Canada has made history, becoming the first G7 nation to federally legalize recreational cannabis. On Tuesday, 52 senators voted in favour of a motion to accept the Cannabis Act (Bill C-45) in the form it was submitted by the House of Commons the day before. Twenty-nine voted against the motion and two abstained.
The House of Commons rejected 13 of the Senate’s 45 amendments, including one giving provinces the right to ban home cultivation of cannabis.
“Cannabis Canada is thrilled that the Senate has approved C-45 and we can now, as a sector, move forward building a world class industry that brings incredible economic opportunity to our citizens while keeping recreational cannabis away from kids and profits away from organized crime,” said Allan Rewak, executive director of the industry association Cannabis Council of Canada.
On Monday, the House of Commons sent the bill to the Senate for the second time, stating that it had rejected outright 13 of the Senate’s 45 amendments to the landmark legislation, including one giving provinces the right to ban home cultivation of cannabis.
Senator Peter Harder responded by forwarding a motion to accept the government’s position, saying the Upper Chamber had been “on the thorough end of thorough” in examining Bill C-45.
The Trudeau government says that allowing Canadians to grow cannabis at home is essential in shutting down the illegal market, which is the stated goal of the Cannabis Act.
Quebec and Manitoba have already decided to prohibit home-grow and could now face legal challenges.
In addition to the amendment related to home growing, the House of Commons also rejected one amendment aimed at prohibiting pot producers from distributing branded merchandise and another one requiring a registry for shareholders involved in marijuana companies.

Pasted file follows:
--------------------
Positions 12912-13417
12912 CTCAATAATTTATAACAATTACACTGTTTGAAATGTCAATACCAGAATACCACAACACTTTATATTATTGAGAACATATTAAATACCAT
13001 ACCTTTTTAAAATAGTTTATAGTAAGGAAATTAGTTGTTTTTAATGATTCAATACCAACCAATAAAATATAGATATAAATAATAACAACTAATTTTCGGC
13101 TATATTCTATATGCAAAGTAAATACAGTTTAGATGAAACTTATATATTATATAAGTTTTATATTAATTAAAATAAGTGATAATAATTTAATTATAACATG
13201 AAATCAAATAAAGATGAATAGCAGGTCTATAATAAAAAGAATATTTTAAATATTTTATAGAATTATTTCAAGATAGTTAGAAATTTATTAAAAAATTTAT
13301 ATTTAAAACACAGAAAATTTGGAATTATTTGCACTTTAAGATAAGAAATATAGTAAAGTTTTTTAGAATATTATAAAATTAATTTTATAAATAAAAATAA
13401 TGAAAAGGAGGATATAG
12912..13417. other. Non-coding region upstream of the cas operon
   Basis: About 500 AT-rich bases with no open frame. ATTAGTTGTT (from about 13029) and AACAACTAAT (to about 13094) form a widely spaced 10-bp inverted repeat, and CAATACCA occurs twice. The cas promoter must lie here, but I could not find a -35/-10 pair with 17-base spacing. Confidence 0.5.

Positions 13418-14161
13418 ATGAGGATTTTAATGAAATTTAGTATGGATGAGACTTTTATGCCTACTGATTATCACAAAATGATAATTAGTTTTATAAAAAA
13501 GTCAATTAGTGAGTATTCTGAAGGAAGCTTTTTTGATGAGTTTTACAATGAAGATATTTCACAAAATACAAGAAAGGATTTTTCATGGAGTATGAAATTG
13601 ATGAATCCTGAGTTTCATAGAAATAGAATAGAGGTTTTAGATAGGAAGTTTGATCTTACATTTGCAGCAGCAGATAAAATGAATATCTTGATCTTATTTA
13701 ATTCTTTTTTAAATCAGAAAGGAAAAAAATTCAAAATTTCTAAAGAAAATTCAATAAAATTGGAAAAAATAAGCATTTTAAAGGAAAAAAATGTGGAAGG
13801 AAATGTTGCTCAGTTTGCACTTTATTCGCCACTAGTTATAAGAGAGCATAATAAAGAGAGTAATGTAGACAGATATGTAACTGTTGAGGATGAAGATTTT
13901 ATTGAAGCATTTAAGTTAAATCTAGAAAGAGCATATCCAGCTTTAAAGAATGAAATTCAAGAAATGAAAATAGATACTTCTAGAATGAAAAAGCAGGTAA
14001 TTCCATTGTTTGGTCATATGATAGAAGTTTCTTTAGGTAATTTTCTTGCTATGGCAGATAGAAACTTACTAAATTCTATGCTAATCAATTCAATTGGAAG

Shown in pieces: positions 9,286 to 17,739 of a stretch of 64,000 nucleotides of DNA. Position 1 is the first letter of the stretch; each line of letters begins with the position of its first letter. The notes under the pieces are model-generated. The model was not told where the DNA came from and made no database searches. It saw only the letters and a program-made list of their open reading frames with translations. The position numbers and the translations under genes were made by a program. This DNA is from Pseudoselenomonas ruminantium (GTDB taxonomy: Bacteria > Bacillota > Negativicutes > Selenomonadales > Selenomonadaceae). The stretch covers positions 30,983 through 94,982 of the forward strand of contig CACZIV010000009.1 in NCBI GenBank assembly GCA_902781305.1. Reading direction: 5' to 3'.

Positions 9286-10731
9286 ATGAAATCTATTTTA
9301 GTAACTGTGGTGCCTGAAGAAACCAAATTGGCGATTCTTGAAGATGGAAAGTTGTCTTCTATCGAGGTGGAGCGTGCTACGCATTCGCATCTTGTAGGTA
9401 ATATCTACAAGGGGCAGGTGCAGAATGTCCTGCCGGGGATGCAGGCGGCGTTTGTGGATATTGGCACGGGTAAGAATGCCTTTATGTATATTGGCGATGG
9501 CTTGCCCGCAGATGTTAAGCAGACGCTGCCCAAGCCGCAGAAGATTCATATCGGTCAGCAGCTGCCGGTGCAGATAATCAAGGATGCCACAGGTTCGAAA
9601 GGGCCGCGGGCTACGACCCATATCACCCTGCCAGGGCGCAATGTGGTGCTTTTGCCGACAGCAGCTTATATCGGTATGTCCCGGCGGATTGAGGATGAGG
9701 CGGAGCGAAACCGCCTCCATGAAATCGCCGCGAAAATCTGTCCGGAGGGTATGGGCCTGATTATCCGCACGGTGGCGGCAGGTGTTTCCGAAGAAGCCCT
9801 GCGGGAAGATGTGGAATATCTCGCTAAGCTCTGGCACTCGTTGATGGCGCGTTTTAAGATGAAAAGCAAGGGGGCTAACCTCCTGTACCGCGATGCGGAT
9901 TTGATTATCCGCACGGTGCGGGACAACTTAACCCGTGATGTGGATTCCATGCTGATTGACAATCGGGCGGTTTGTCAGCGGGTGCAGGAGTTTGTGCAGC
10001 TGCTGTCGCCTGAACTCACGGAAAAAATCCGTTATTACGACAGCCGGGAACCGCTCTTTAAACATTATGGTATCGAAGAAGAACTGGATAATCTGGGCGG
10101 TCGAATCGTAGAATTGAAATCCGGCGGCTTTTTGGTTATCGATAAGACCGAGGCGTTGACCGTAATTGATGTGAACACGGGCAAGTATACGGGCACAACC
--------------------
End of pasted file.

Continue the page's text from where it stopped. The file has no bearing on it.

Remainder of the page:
A Contentious Trek Through the Senate
Bill C-45 endured a bumpy ride through the Upper Chamber.
Indigenous senators had been vocal detractors of the bill. They said government officials had not adequately consulted with First Nations, Metis, and Inuit before introducing the legislation. Indigenous leaders have been lobbying for excise tax powers and a public health campaign to educate their young people. They also wanted a one-year delay in implementing the bill.
Their opposition prompted Indigenous Services Minister Jane Philpott and Health Minister Ginette Petitpas-Taylor to send a letter to them June 6, a day before the Senate’s first vote on the bill, assuring them that the government would conduct more consultations if the bill was passed. After that, Indigenous senators did not push for further revisions.
The Trudeau government couldn’t afford to lose the support of Indigenous senators given the staunch opposition to the bill among Conservative senators. The day before the vote, the Conservative leader in the senate, Larry Smith, slammed what he described as the Trudeau government’s “rush to legalize marijuana.” A few days earlier, Conservative Senator Denise Batters said Canada is not ready for legalization. Senator Tony Dean attributed much of the opposition to partisan politics.
“There has been political posturing since Day One. Conservatives on the Committee on Legal and Constitutional Affairs are determined to reduce the scope of the bill or delay it,” he told Leafly.
So…How Long Until Legal Recreational Cannabis Is a Physical Reality?
As for the Cannabis Act’s next steps: “We will likely have royal assent this week,” predicts Deepak Anand, vice-president of government relations for the consulting company Cannabis Compliance Inc. “Next Wednesday, we’ll see the finalized regulations, overseeing federal issues such as production.”
After that comes the Proclamation Date, which is the day the Cannabis Act becomes law. “This will happen eight to ten weeks after royal assent is given,” predicts Anand. “That means we’ll be able to consume recreational cannabis legally by September.”